Media Freedom in 2010

By Peter Cole Emeritus Professor of Journalism University of Sheffield

April 2010
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Foreword
By the President of the Society of Editors
IT is nearly four decades since Harold Evans made his landmark pronouncement on the UK‟s half free press. Now 13 years after what promised to be a reforming, liberalising government we are forced to conclude that instead of being 50 per cent free, the UK media are now less than half free to do their job on behalf of the public and democracy. It is simply astonishing that in the first decade of a new century and a new millennium there are now more threats to the media than when Evans called us to arms. He encouraged the former Guild of Editors, the Newspaper Society and the Newspaper Publishers Association along with many individual media companies and organisations and journalists to take the battle forward. Since 1999 the Society of Editors has been at the spearhead, which, given its cross- media membership, is precisely where it should be. As this brief but revealing analysis by Professor Peter Cole shows, under the guidance of my distinguished predecessors as president, its Parliamentary and Legal Committee so ably led first by Phil Harding, when he was controller of editorial policy at the BBC, and now by Robin Esser, executive managing editor of the Daily Mail, and our executive director Bob Satchwell, the society and many of its members have, with skill and determination, fought long and often exhausting battles to defend the public‟s right to know and freedom of expression. Greater openness informs, involves and encourages recipients of information and promotes greater confidence in all those who can affect their lives. Intended and welcome reforms concerning the pernicious and over - restrictive law of libel and the opening up of the Family Courts to public scrutiny were held up when Justice Secretary Jack Straw‟s promises were interrupted by the General Election. This document is an aide memoire to the political parties of what we shall expect of them after the election. We are entitled to ask any prospective MP how he or she views the importance of free and independent media to our democracy. We are grateful to Peter Cole and our research assistant Sharon Nall for producing this document. We thank Santha Rasaiah Political, Editorial and Regulatory Affairs Director at the Newspaper Society and her colleague Sue Oake for their helpful suggestions. There are too many threats to the media, sometimes unintended in poorly drafted legislation. Worse, there are far too many misguided or simply ill-informed criticisms, and denigration of self - regulation of the media industry, often from those with vested interests, which undermine both our newspapers and our broadcasters. There is still much to be done to change ambivalent attitudes to freedom of the media. A spell in Zimbabwe might open the eyes of those critics! While the media may be imperfect, news outlets must be free, warts and all, to investigate, expose and criticise on behalf of the public. Donald Martin Editor-in-Chief, The Herald & Times Group, Glasgow Editor-designate, the Sunday Post April 2010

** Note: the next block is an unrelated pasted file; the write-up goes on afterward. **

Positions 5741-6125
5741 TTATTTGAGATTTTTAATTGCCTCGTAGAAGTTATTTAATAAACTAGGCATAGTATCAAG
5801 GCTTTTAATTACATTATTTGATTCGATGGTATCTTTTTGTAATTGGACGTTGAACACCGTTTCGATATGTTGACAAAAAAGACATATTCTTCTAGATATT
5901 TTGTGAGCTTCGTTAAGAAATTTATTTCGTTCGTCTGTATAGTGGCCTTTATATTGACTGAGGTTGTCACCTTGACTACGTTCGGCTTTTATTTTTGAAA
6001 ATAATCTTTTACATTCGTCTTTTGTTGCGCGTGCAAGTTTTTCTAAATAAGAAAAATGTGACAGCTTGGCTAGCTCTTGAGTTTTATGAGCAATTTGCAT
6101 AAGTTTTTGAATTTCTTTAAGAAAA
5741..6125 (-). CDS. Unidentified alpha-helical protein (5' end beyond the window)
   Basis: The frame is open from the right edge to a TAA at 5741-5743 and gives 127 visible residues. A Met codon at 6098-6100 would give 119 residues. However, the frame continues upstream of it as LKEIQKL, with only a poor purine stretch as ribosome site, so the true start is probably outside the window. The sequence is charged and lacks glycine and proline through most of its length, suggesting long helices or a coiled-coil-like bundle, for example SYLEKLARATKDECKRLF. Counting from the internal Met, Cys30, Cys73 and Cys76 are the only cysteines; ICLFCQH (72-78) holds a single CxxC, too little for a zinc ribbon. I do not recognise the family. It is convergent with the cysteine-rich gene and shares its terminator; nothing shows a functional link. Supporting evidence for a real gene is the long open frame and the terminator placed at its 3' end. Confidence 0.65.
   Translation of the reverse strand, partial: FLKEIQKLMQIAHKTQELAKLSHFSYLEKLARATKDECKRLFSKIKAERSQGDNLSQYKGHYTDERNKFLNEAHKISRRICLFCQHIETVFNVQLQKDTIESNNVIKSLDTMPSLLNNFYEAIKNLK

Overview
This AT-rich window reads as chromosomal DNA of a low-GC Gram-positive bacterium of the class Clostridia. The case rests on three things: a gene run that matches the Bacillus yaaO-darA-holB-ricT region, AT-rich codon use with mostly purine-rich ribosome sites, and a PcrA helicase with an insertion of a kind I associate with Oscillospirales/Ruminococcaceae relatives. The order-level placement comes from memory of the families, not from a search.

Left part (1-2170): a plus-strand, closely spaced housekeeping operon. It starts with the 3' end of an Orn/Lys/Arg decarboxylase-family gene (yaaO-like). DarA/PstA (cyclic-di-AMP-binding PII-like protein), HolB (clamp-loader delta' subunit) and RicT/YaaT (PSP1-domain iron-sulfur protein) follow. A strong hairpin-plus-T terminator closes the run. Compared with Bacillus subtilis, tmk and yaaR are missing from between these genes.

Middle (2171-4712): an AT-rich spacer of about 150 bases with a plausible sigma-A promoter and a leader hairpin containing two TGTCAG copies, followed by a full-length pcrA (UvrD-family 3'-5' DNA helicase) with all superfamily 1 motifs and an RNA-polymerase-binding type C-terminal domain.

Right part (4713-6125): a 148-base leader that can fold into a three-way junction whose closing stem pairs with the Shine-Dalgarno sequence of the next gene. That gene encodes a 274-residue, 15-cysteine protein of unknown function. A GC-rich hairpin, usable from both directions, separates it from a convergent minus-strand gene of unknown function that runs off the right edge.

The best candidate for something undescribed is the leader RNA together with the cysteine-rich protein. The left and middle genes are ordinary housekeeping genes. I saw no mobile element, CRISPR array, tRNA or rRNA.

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Introduction
The great Sunday Times editor Harold Evans famously, in the 1974 Granada Guildhall Lecture, described the British press as „half free.‟ Giving the Index Lecture in 2002 at the Hay-on-Wye Literary Festival, he said he was amazed at his own moderation 28 years earlier: “I should have said the Risibly Half Free Press.” So where are we today? 55 per cent free? 47 per cent free? Since its creation 11 years ago as a result of the merger of the Guild of Editors and the Association of British Editors, the Society of Editors has placed great emphasis on its lobbying and campaigning role in the defence and expansion of media freedoms in Britain. Its stated mission is to work „to protect the freedom of all sectors of the media to report on behalf of the public.‟ Society members share these values: The universal right to freedom of expression The importance of the vitality of the news media in a democratic society The promotion of press and broadcasting freedom and the public‟s right to know The commitment to high editorial standards The society, since its inception, has grown in standing and influence. It is regularly consulted by government over policies and legislation affecting the press. It gives evidence to select committees. Its advice is sought by public bodies, from local authorities to the police and security services, from the armed services to the Royal household, from the judiciary to the Churches. It reacts to controversial issues. It works closely with media managements and regulators, with trainers and other influential campaigning groups. Its concerns are unambiguously journalistic and its annual conference is the most high profile gathering of the leading movers and shakers in the media. While there has clearly been some progress the need for vigilance is undiminished. Freedom of Information law may have brought us the facts about the House of Lords and MPs‟ expenses; super injunctions and the restrictions on reporting and photography at some football grounds have had the opposite effect. Family courts are open to the media but reporting is still strictly limited and contempt orders and (over) interpretation by judges of the Human Rights Act in the area of privacy give continuing cause for concern. It is not only legislation that affects press freedom, although for obvious reasons it is the most powerful restraint. The ever- increasing sophistication of those who seek to protect information from public scrutiny, the use of media management and spin, the denial of access to events and people all play their part. So too do economic pressures on media organisations themselves. The lack of physical capacity among newspaper staff to report courts and councils is now giving rise to the so-called „democratic deficit‟. There is no doubt that the Freedom of Information legislation has had the opposite effect, despite government attempts to weaken it. The society played a lead role in resisting that and politicians and corporations can now be made to reveal certain kinds of information. But that does not stop them developing new strategies to avoid it. New media forms, like Facebook and Twitter, once ignored or scorned by professional journalists, are now, used in the right way, excellent and valid reporting tools, which broaden traditional ideas of sources. Likewise, the digital camera buried in the mobile phone. They played a great part in piecing together the causes and detail of the G20 demonstration death and play an increasing role in everyday reporting across the media. There is one further vital component in the media freedom debate which is the public. The public, our audiences, hold the media, like politicians, in low regard and cannot be relied